Kia Soul EV review
|Car type||Electric range||Wallbox charge time||Rapid charge time|
|Electric||280 miles||10hrs 30mins (0-100%, 7.4kW)||45mins (10-80%, 77kW)|
The Kia Soul EV is s familiar name to electric-car aficionados, since the distinctive, boxy small SUV was offered with a short-range electric powertrain in its previous generation. This latest car, however, is about to take it mainstream. In fact, if you thought the Kia e-Niro was a big hit, the Soul EV could offer an even more compelling pure-electric package.
Offered with the same 64kWh battery that powers the e-Niro and the Hyundai Kona Electric, the Soul EV is smaller and a bit less practical than its more utilitarian siblings, with a slightly shorter boot and lower ground clearance.
For all that, there’s masses of space in the front and back seats, while the boot is big enough for light family use and also includes dedicated underfloor cable storage, so the Soul EV hardly compromises usability totally for the sake of styling.
And check out that styling: straight out of Star Wars, and complete with purposeful frown, bright colours, contrasting roof, funky rear light signature and the trademark boxy silhouette, it’s unmistakably the Soul, just distilled for the future. UK cars all get a contrasting, rugged-looking 'SUV Pack' bodykit as standard, too.
The car has an official driving range of 280 miles, and can charge from a standard Type 2 socket or DC rapid charger at up to 77kW. If you can find one of the latter, then you’ll get a 20-80% charge in just 45 minutes.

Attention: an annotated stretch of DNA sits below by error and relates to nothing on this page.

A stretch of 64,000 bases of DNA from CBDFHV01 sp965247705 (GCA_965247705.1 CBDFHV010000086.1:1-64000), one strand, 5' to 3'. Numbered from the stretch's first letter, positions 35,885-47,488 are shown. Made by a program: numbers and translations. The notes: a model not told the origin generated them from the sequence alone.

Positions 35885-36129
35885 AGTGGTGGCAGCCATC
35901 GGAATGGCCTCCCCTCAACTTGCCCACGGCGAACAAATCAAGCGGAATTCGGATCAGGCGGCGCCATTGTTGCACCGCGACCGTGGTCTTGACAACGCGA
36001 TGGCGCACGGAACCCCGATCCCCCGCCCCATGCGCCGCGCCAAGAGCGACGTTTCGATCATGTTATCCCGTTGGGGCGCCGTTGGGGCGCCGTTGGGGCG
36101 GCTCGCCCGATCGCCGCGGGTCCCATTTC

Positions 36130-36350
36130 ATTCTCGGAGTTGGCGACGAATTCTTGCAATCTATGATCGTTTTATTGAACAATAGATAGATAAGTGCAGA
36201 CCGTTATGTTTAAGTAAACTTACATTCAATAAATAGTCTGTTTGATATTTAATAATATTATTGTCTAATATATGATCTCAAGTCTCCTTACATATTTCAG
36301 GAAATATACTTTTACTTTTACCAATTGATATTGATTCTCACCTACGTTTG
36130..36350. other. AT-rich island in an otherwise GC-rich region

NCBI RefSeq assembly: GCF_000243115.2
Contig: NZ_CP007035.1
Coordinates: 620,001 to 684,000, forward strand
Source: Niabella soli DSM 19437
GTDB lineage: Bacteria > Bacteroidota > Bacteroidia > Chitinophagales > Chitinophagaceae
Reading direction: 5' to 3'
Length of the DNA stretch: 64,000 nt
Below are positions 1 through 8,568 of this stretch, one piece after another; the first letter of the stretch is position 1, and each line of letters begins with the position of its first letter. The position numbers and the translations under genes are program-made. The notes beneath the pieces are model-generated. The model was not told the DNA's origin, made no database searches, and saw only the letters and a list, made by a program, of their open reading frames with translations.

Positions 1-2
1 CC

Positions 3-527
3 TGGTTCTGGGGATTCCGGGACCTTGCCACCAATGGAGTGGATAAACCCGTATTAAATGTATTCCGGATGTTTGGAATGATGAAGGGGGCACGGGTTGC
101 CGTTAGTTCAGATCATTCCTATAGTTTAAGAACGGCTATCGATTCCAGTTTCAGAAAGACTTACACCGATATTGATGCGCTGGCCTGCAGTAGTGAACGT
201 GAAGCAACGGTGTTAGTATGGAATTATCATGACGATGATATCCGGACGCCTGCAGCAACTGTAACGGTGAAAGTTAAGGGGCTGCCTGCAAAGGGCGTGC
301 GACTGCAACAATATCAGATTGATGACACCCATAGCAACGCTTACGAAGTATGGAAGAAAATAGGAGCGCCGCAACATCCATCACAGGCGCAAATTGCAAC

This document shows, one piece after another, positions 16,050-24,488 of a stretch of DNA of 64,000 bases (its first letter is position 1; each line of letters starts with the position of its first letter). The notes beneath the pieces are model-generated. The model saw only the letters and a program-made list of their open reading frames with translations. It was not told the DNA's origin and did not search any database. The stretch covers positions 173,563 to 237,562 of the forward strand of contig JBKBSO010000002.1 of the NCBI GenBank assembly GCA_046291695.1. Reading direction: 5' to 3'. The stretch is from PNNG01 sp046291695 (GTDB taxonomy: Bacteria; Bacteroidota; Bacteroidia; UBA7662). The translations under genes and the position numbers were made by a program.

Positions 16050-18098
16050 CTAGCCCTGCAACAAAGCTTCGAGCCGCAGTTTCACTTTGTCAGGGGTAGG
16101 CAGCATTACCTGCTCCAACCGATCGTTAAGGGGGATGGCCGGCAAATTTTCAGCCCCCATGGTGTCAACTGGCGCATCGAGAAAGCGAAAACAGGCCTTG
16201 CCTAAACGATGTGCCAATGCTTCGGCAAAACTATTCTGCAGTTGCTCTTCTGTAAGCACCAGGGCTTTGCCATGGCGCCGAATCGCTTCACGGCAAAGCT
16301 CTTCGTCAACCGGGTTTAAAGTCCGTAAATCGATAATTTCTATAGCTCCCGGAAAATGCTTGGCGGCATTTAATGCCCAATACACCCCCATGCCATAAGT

In the UK, the Soul EV is offered in just one 'First Edition' trim level, with a 10.25-inch touchscreen system complete with Apple CarPlay and Android Auto and advanced 3D navigation, as well as a new ‘UVO Connect’ app that lets you set pre-heating and charging times from your phone.
On the road, the Soul EV is a peach. It has a slick, natural-feeling gait that perfectly suits zipping about town, while it’s also reassuringly stable on faster roads and motorways. There are four driving modes to choose from (Sport, Normal, Eco and Eco+) and the last denies you air-conditioning and a significant portion of the car’s performance and throttle response in order to maximise driving range.
Of the others, Sport feels overtly hopped-up, while Normal and Eco are likely to be where you stick the car and leave it depending on how keen you like your throttle response. The regenerative braking has three levels of aggressiveness and is intuitive and easy to predict. Riding on 17-inch alloy wheels, the Soul feels composed if perhaps a little firm over bigger potholes, but it should certainly comfortable enough for most.
Overall, this car feels like the complete package, with enough range to satisfy high-mileage motorists, modern connectivity and app functionality, neat dynamics and top-notch safety. Our only quibble is that the interior is a bit ordinary-looking after the appealingly characterful exterior styling, and feels cheap in some areas.
For more on the Kia Soul EV, read on for the rest of our in-depth review.